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S E A/ HKF u e l sOp e r a t i o n s

L et ' st ouri nour Av oi di ngSpi l l ex c el l ent ac t i v i - How canspillbe pr event ed? t i es !

News Vi si t i ng,saf et yt al ks, i nci dentandmor e


HA P P YN E W Y E A R2 0 1 4 W

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“ ea r ec ommi t t e dt oope r a t i ona le xc e l l e nc e . Cont i nuous l yi mpr oveourpe r f or ma nc e ,s a f e t y ,s e c ur i t y ,he a l t ha nd t hee nvi r onme nt .Foc usonour c ont r ol spr ogr a mofpr ot e c t i nga nd e nha nc i ngourc or por a t er e put a t i on t hr oughbr a nda ndpr oduc ti nt e gr i t ya ndone ns ur i ngdi s c i pl i ne ma na ge me ntofc ha i na c c r os smul t i pl ei nt e r na la nde xt e r na lf a c t or s . Asa nor ga ni z a t i on,howwe a c hi e veourr e s ul ti sa si mpor t a nt a sr e s ul tt he ms e l ve s . Wemus t ma i nt a i nourr e s ul t st oc ont i nuet o i mpr ovea c r os sa l la s pe c t sofope r a t i ona le xc e l l e nc eye a ra f t e r ye a r .Qui t es i mpl y ,i tr e pr e s e nt s ourl i c e ns et oope r a t e .Ope r a t i ona l e xc e l l e nc e ,t hef i r s tofourf i ve c ommi t me nt s .” Al anKe l l y Pr e s i de ntofExxonMobi l ’ sFue l s ,Lubr i c a nt sa ndSpe c i a l t i e sMa r ke t i ng


Contents 2/2014

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Thai l and.

Cons equenc esofi nappr opr i at eemer genc yr es pons e

5Ke yst oZe r oCr os s - Sa f e t yawar e ne s s dur i ngr ai ni ngs eas oni n ove r YouCanDoI t .Keepi tat ZERO.

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Adve r s eWe at he r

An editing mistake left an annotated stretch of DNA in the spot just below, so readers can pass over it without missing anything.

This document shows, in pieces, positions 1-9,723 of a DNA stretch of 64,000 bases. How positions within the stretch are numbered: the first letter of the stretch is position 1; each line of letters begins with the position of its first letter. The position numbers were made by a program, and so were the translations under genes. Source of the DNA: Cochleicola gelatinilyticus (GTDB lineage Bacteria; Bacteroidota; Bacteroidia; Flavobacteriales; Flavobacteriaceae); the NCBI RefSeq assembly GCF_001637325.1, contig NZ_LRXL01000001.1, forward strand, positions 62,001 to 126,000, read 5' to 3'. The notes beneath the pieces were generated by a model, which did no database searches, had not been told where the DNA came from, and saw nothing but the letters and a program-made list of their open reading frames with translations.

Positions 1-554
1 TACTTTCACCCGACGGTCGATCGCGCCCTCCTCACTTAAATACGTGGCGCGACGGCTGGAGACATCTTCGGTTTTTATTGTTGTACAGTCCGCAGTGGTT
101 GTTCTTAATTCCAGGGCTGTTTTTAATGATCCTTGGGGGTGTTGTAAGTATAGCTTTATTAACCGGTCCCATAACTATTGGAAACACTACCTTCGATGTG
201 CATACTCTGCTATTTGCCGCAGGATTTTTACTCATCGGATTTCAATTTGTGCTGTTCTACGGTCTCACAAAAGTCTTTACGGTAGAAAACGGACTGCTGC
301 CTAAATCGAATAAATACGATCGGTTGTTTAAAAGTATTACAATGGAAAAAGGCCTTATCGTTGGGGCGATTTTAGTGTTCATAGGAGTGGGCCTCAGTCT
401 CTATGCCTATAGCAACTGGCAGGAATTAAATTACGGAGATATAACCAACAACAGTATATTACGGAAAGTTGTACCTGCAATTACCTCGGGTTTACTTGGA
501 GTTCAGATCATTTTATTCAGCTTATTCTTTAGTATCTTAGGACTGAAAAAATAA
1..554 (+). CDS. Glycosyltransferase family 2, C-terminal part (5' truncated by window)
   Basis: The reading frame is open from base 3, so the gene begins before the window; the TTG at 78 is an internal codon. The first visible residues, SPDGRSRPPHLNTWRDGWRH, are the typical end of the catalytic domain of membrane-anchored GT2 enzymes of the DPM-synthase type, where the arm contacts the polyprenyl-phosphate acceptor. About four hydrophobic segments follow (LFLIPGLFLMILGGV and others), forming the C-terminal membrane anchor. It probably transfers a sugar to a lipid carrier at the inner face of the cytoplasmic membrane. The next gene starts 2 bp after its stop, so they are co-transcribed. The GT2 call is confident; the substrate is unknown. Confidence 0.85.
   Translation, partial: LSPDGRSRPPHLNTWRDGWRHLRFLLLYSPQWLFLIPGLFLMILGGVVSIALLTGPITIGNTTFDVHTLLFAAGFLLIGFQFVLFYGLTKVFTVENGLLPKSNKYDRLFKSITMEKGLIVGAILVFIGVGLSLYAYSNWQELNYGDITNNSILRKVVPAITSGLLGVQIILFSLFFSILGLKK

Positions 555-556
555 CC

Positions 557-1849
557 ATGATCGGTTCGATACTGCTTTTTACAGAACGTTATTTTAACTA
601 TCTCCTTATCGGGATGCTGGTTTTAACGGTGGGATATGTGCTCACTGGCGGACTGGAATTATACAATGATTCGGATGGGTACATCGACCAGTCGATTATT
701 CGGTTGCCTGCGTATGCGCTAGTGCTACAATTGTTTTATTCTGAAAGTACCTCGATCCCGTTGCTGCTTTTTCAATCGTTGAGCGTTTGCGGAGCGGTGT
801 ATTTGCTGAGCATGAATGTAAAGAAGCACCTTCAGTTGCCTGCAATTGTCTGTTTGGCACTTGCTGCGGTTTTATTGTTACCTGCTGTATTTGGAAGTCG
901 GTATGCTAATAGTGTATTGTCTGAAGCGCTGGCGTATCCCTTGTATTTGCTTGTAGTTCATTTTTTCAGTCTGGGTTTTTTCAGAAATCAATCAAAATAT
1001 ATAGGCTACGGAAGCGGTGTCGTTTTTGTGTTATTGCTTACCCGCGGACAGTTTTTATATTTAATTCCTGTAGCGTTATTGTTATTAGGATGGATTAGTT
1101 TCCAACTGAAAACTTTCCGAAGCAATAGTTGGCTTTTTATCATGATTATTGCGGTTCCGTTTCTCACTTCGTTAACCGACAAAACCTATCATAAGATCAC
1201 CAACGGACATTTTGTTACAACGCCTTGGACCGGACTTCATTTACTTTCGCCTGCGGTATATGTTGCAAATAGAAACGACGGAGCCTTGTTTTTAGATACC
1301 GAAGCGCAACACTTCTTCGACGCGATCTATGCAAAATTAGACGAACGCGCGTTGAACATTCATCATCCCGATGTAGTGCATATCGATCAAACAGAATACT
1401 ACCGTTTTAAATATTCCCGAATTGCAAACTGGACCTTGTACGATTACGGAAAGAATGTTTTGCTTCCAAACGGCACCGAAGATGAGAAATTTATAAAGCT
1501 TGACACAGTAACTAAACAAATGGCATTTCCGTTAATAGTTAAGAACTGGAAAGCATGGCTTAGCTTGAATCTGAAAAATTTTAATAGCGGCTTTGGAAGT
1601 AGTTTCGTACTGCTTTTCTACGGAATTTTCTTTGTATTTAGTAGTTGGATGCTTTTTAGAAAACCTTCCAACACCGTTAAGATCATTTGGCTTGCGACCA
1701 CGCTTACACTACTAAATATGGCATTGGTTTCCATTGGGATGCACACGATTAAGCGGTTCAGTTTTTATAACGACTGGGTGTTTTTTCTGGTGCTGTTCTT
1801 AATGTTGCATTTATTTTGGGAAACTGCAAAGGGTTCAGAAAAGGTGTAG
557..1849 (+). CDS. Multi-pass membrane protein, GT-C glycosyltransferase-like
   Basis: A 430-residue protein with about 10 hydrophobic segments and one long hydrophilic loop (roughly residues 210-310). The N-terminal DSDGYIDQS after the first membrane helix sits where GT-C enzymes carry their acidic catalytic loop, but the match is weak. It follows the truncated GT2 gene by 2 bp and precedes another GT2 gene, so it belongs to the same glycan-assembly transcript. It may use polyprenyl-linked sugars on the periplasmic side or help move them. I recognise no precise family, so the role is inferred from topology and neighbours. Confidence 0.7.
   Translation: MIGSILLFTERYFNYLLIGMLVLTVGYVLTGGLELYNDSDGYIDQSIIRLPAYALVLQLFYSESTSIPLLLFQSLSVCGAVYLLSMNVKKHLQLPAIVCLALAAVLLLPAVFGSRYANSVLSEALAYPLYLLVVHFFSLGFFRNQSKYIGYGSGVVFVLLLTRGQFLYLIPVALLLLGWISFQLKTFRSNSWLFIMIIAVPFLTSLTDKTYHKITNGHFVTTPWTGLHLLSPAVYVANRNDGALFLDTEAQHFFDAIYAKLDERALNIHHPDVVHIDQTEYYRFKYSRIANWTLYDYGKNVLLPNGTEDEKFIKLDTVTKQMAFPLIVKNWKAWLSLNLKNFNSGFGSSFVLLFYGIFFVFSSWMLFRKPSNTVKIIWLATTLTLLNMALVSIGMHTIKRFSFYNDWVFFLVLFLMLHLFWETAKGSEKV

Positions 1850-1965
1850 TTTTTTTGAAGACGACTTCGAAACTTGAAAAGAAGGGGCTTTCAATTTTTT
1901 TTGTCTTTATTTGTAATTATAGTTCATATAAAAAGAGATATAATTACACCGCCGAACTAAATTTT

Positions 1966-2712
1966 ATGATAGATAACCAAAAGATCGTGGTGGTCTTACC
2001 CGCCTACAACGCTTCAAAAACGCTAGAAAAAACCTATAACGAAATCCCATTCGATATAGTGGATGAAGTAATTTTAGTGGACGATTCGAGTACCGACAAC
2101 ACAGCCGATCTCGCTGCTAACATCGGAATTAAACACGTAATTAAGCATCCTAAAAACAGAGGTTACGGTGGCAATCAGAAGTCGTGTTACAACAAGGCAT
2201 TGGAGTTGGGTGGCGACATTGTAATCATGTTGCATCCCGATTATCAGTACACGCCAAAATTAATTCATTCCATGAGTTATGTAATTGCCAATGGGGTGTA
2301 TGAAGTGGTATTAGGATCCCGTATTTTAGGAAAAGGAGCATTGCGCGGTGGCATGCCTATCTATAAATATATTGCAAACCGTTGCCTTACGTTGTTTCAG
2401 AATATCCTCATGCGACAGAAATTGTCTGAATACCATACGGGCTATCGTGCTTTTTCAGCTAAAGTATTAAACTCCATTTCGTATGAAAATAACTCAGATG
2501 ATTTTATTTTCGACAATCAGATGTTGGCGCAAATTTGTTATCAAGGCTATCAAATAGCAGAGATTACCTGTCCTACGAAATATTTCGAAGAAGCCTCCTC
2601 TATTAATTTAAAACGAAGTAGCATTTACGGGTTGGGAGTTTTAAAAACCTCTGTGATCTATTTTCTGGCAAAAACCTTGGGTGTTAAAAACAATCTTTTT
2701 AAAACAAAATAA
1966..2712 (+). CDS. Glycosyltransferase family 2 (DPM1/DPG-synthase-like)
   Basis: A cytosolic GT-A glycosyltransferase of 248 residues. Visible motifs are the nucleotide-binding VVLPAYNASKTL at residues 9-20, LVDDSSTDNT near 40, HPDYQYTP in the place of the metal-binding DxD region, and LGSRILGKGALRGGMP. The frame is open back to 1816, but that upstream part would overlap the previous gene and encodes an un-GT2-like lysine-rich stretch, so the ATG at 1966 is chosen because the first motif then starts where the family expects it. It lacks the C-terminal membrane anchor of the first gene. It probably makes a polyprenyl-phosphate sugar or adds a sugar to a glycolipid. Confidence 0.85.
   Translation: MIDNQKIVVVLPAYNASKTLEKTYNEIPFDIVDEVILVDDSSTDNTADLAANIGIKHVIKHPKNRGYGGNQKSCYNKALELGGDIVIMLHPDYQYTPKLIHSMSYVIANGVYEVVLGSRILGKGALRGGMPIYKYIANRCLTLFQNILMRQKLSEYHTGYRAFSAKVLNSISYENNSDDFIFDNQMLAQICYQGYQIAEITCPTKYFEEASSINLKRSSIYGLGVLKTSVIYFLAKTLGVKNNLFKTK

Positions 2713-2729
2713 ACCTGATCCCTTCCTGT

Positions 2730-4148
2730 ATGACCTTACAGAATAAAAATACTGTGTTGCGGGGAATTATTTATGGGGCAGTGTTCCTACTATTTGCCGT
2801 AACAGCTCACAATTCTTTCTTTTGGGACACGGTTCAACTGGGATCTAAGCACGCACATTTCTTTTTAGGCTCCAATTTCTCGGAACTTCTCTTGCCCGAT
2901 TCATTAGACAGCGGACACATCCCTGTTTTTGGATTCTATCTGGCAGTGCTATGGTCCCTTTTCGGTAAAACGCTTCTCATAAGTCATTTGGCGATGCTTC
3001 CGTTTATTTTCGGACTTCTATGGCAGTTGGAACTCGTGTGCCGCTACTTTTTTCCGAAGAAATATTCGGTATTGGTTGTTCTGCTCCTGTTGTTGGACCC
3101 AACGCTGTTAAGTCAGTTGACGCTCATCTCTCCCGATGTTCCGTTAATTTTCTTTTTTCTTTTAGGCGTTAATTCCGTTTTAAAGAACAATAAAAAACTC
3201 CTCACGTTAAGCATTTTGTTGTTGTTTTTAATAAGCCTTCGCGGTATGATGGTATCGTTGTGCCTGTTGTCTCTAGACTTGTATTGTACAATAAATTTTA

Sa f e t yi naFl as h

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Exc e l l e ntAc t i vi t i e s

Nobodyget shur t .

Oper at i onalEx c el l enc eL ogo L aunc h.

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Avo i di ngSpi l l

How c ans pi l lbepr ev ent ed?

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Mul t i t as ki ng–A FALLACY

Mul t i t as k i ngi nmot i oni s danger ous .

HaveaSaf eFESTI VAL!

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Sa f e t yt i ps har i ng

10t i psf ormanagi ngdr i v er di s t r ac t i on.Dur i ngSpor t Games .Bas i cF oodSaf et y Gui de

NEWS

Vi s i t i ng,s af et yt al k s ,i nc i dentandmor e

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Sa f e t yAl e r t

ManualI nt er nalVal v eT op Oper at or s .

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Er goTi ps

Repet i t i v eMot i onI nj ur i es


5KeysZeroXover - 5 Keys to Zero Crossover Our Crossover is One too Many. You Can Do It. Keep it at ZERO

Maintaining World Class Operations Nobody Gets Hurt Loading - APPLY 5 Keys - SDC Fill Up & Check Before Loading - Multiple Point, Tell & Touch with SDC - Connect Loading Arm and Do PTT again - Check Loading Arm Product Tag, Comp Tag, SFL & Sight Glass Empty - Do Not Rush; Do Not Hurry